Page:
If you're thinking of writing server-style applications with JavaFx, threading appears to be a problem. The first hurdle is that JavaFx programs run on the AWT event dispatch thread — which makes sense for a GUI. Unfortunately, server applications often run in a “headless” environment, and there are some AWT classes that shouldn't require a graphical display yet still like to throw if they don't have one. Which means that, if some of those classes are buried in the JavaFx runtime, you won't be able to run server applications period.
Assuming that you get past the headless issue, it shouldn't be too difficult to create a background thread (either by creating a thread directory, or via
javafx.async.JavaTaskBase) and start a Java server application such as Tomcat in that thread (I say “should” because I haven't tried this). That Java application could then invoke non-GUI JavaFx classes, perhaps one that implements
javax.servlet.Servlet, as I described in the previous post.
However, I think there are dragons lurking here. The only reason that you'd want to implement a servlet via JavaFx is to exploit language features such as data binding. Looking at the generated bytecode, however, I haven't found any synchronization and I've seen a lot of static members. In a multi-threaded environment like an app-server, this seems to be an invitation for data corruption.
I'm also somewhat disappointed at the threading support for writing GUI apps. As I've written elsewhere, long-running operations should execute outside of the event dispatch thread. The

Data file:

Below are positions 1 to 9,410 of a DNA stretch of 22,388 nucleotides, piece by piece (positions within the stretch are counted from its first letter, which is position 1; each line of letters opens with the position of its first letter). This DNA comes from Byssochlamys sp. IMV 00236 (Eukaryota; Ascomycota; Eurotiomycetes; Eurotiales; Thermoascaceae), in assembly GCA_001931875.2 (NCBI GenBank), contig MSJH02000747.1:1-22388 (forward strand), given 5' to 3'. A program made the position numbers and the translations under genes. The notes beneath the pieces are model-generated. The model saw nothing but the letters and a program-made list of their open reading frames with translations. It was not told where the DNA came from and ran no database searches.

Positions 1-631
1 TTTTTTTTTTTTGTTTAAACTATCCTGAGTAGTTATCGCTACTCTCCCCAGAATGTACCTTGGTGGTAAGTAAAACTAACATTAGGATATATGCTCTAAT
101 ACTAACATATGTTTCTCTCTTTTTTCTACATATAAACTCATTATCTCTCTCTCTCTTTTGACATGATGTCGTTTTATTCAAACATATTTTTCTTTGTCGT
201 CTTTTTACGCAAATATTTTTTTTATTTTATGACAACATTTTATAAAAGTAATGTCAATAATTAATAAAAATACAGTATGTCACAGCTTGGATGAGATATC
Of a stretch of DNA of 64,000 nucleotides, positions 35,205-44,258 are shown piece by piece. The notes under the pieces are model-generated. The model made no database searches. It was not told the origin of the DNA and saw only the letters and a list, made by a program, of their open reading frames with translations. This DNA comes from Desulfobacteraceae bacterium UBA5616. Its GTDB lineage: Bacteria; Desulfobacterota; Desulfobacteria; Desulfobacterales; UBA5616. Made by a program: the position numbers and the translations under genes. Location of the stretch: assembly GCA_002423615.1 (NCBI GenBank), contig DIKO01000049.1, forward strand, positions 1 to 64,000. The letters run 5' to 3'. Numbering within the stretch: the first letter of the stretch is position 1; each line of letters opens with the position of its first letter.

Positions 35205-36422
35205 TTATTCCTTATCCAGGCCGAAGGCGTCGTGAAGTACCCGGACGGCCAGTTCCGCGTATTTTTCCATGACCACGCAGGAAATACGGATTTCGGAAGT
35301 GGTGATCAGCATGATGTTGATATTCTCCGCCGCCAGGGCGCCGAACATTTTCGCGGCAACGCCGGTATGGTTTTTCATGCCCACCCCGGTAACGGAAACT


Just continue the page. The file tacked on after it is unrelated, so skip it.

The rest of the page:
javafx.async package provides two ways to run such code: the first is
JavaTaskBase, which as its name indicates, is meant to run code written in Java (and said code is not allowed to invoke JavaFx classes). The second approach is via
Task, which is not terribly well documented (“does not define how to specify the code to run”), and appears to be meant for internal use by API classes such as
javafx.io.http.HttpRequest (which is not found in the provided
src.zip): I ran the example provided in its class documentation, with the addition of printing the current thread for each of the callbacks it defines. And discovered that the callbacks were not executing on the event dispatch thread, so shouldn't be allowed to update GUI components. As I said, there are some dragons here.
On the positive side, when I look at the provided source code, I note that Brian Goetz (author of Java Concurrency In Practice) is listed in the
@author tag for many classes. I can only hope that this association is ongoing, and that he gives some thought to JavaFx concurrency in practice.